This belief is what perpetuates rape culture. Boys not wanting to use condoms, asking to cum on my face, my boobs, twisting my arm, slapping my ass, whacking my pussy with their cock as I orgasm, saying, “What the fuck’s wrong with you? Why won’t you cum?” as I masturbate is rape culture. There is for sure a small portion of the population into S&M, definitely, but the fact remains that most of the men I’ve slept with, coming from a wide range of ages, socioeconomic backgrounds, ethnicities think that all women are okay with being treated this way, and even expect them to be turned on by it. Think about how many men I’ve slept with (less than 30) and how many girls each of them have slept with. That’s a lot of women. It’s seems abnormal that such a large percentage of the population is actually turned on by this.
For the first time in my life I’m sleeping with someone who is very, very respectful of me in bed, perhaps even a little unnecessarily so sometimes- but it’s not a turn off. And doesn’t this seem like the risk you’d want to take? Err on the side of too respectful? Rather than DIY-porn? It makes me so angry that I have to fight for my right to be respected, even in my own bed. I should not have to have my guard up when having sex. It should be common sense to expect that the people I sleep with, especially when I’ve only just met them, are going to assume they don’t know what I like and what I’m into, and therefore would err on the side of respect.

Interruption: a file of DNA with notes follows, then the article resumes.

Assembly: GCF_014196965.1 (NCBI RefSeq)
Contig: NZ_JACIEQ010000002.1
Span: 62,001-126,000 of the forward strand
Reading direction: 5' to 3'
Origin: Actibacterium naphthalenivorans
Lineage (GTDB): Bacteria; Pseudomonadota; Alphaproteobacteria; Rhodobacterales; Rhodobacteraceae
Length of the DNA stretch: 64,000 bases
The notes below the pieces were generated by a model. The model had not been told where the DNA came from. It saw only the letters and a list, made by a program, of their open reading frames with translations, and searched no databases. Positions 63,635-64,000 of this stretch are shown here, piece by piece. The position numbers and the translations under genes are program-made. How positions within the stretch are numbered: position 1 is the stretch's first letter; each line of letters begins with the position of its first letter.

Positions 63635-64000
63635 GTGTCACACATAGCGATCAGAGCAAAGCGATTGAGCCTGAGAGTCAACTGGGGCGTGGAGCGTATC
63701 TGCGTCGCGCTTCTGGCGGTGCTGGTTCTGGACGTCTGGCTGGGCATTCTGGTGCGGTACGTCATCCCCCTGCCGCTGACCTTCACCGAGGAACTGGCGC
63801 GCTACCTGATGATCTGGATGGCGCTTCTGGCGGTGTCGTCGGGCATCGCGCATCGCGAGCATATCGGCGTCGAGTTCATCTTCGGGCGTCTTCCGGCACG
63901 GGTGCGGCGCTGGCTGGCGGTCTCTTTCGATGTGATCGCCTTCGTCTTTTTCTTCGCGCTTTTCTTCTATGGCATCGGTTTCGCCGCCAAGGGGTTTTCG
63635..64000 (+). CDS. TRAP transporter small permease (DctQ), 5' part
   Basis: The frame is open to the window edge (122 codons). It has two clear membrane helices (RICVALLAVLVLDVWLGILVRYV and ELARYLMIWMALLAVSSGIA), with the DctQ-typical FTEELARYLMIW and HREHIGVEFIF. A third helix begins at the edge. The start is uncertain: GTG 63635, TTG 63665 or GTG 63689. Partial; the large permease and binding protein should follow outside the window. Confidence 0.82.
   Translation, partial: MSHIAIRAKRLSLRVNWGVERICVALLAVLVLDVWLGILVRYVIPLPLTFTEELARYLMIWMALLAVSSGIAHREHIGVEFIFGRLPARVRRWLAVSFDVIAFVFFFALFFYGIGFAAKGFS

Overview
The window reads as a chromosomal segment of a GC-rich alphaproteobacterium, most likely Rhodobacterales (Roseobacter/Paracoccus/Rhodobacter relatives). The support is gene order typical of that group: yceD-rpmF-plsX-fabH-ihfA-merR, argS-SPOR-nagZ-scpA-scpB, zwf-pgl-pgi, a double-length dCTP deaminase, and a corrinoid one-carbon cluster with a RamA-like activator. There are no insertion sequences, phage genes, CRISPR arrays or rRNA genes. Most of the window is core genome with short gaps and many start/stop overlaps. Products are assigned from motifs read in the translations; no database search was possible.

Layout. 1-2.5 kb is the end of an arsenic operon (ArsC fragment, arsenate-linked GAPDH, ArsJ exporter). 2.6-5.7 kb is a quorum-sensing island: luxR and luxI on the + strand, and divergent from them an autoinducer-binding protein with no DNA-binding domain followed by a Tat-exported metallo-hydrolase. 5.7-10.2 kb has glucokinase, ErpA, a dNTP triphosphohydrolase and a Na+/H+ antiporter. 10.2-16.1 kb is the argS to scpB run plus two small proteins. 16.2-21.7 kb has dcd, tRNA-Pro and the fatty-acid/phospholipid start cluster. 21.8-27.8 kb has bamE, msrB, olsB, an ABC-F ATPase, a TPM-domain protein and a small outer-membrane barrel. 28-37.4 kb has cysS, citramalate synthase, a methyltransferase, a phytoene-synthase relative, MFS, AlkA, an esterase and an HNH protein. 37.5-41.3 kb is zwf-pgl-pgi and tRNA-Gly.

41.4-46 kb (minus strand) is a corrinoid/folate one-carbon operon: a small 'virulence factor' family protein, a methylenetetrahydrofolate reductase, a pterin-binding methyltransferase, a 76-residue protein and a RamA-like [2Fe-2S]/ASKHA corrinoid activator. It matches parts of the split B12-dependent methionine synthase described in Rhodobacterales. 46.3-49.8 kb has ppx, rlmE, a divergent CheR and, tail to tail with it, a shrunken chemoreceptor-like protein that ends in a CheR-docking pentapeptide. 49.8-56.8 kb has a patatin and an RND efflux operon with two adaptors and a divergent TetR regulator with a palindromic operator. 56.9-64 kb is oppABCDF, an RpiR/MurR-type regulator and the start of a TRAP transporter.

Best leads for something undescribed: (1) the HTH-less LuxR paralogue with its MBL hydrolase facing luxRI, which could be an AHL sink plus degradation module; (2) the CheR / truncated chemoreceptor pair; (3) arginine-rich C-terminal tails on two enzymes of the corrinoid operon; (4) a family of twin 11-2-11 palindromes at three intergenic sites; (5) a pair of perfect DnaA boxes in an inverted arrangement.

Perhaps I’m naïve because I’ve always been so very open about sex, thinking it was normal to talk about sex, and up until my sexual assault I had never needed to fight for my pleasure or for the respect I deserve. When I lost my virginity at 16 years old, I said to my partner (also losing his virginity), “Why can’t you get me off? I can get me off.” I was always going to be a sex-positive feminist. I was just so surprised when I realized the rest of the world isn’t.
So, how do we fight rape culture? We talk about it. I realize that even just by using a pseudonym to write about this I’m not standing up against rape culture myself. I’m afraid of the judgment, but it’s ridiculous that I felt like it was my fault that I was sexually assaulted. Ladies, stand up for yourselves, and be honest with yourselves. Take control of your pleasure and demand respect in bed. It’s counterintuitive to have to fight, but if we do, eventually respectful sex will become normalized. Gentlemen, realize that porn isn’t real life. Watch some documentaries about porn (9 to 5: Days in Porn and Sexy Baby are good). They’re just actors. Porn is not in and of itself bad. But porn is porn and sex is sex.
People, sex is good. Sex is healthy. Sex is natural. Sex is consensual. Sex is fun. Sex is intimate. And sex should be all of these things for everyone involved. This is a problem of my generation. Rape and sexual assault have been around since the beginning of time. However, the consequence of the pornification of sex is a blurring of the line between sexual assault and consensual sex, and it is my generation’s responsibility to navigate it. It’s time to talk about sex.